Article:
Newly identified American saber-toothed cat species was larger than a tiger and hunted rhinos

A saber-toothed cat, larger than the biggest tigers alive today, lived in North America between 5 – 9 million years ago, and used its massive forearms for hunting prey such as bison and rhinoceros, researchers have said.

The previously unknown species is believed to be one of the largest cats which has ever lived, and was identified several years after a large upper arm bone specimen labelled as that of a cat was found in the collection of the University of Oregon Museum of Natural and Cultural History, but which had mystified scientists.

The huge bone was rediscovered by John Orcutt, assistant professor of biology at Gonzaga University, when he was a graduate student, and the find sparked a years-long effort to find out what species of cat it could be from.

In all, the researchers used seven previously uncategorised fossil specimens along with other fossils and bone samples from around the world to describe the new species.

The cat is an ancient relative of one of the best-known prehistoric animals – the saber-toothed cat Smilodon, although it would have been far larger and more fearsome.

It would have weighed up to 900 pounds (64 stone, or 408kg), and “could have managed to kill prey weighing up to 6,000 pounds (2.7 tonnes). In comparison, a large adult male tiger will weigh up to 700 pounds (310kg).

“We believe these were animals that were routinely taking down bison-sized animals,” said study co-author Jonathan Calede, an assistant professor of evolution, ecology and organismal biology at Ohio State University.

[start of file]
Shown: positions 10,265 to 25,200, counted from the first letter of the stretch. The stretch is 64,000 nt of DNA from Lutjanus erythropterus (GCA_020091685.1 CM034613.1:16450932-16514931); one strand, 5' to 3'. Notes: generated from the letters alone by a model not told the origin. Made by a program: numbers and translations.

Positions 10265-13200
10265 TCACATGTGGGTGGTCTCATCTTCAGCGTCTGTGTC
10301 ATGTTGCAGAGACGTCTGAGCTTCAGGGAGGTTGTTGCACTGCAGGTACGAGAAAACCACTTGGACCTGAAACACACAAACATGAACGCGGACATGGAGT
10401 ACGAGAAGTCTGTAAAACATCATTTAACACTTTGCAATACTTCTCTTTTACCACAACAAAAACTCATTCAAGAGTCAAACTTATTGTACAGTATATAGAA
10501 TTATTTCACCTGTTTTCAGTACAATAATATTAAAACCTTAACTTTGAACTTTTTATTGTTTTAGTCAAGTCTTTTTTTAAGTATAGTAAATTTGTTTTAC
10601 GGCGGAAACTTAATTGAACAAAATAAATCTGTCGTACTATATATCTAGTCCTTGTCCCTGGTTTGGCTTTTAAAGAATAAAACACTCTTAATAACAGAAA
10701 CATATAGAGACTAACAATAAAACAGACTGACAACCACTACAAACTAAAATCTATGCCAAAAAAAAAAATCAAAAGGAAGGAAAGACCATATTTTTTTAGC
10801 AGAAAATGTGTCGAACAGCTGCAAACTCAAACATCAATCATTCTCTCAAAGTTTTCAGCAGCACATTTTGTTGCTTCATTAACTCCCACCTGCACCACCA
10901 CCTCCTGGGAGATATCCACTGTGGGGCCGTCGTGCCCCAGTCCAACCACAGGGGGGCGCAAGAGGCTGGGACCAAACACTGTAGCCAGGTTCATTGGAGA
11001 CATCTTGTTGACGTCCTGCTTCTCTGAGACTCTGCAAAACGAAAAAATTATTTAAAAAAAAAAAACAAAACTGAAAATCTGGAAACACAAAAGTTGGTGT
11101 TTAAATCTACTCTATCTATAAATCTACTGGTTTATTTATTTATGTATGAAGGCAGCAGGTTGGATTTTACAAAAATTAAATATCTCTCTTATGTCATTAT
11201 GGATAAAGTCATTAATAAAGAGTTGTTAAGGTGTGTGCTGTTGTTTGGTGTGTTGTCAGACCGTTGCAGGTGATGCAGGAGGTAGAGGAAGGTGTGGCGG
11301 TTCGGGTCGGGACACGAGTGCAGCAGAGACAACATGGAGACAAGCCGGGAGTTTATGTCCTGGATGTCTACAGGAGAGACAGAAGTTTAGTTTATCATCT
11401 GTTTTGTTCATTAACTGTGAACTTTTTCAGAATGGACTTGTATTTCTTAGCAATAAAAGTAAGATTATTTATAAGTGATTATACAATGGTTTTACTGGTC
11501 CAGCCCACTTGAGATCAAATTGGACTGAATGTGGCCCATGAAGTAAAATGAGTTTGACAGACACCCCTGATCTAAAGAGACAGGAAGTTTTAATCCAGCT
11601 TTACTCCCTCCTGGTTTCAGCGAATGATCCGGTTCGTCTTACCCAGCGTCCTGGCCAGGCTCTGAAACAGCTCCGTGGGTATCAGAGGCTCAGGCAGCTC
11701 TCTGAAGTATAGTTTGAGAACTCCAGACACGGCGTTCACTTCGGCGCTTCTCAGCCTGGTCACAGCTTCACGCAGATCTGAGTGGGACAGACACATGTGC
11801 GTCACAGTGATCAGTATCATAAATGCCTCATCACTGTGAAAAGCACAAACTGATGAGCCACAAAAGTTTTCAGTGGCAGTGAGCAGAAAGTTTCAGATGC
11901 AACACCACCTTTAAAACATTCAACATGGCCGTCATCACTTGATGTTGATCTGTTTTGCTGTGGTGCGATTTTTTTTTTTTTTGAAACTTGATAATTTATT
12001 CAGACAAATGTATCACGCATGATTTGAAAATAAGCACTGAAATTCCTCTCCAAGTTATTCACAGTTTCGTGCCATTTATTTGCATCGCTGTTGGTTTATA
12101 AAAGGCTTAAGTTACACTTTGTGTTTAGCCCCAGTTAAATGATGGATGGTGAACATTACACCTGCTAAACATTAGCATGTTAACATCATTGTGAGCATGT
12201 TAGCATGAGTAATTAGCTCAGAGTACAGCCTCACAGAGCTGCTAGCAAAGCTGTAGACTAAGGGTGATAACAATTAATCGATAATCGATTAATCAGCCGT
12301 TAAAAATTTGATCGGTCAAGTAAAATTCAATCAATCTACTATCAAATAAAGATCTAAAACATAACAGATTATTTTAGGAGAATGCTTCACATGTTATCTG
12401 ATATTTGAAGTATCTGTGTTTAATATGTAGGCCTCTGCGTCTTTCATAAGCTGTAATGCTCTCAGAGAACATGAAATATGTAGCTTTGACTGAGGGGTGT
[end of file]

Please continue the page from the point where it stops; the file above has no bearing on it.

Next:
“This was by far the largest cat alive at that time,” he said.

The specimen which Dr Orcutt rediscovered was originally excavated on the traditional lands of the Cayuse, a tribe joined with the Umatilla and Walla Walla in the Confederated Tribes of the Umatilla Indian Reservation.

The humerus bone excavated from north central Oregon, which is now on display in the University of Oregon Museum of Natural and Cultural History

(John Orcutt)

In recognition of the specimen’s origin, the research team collaborated with the Tamástslikt Cultural Institute to name the new species Machairodus lahayishupup. Machairodus is a genus of large saber-toothed cats which lived in Africa, Eurasia and North America, and in the Old Cayuse language, Laháyis Húpup means “ancient wild cat”.

But the research not only revealed the previously unrecognised species, it also provides important new insights as to how cats’ leg bones can indicate which species they belong to.

“One of the big stories of all of this is that we ended up uncovering specimen after specimen of this giant cat in museums in western North America,” Dr Orcutt said.

“They were clearly big cats. We started with a few assumptions based on their age, in the 5.5 to 9 million-year-old range, and based on their size, because these things were huge.

“What we didn’t have then, that we have now, is the test of whether the size and anatomy of those bones tells us anything – and it turns out that yes, they do.”

The largest of the seven Machairodus lahayishupup humerus fossils available for the analysis was more than 18 inches (45cm) long and 1.7 inches in diameter. In comparison, the average modern adult male lion’s humerus is about 13 inches long.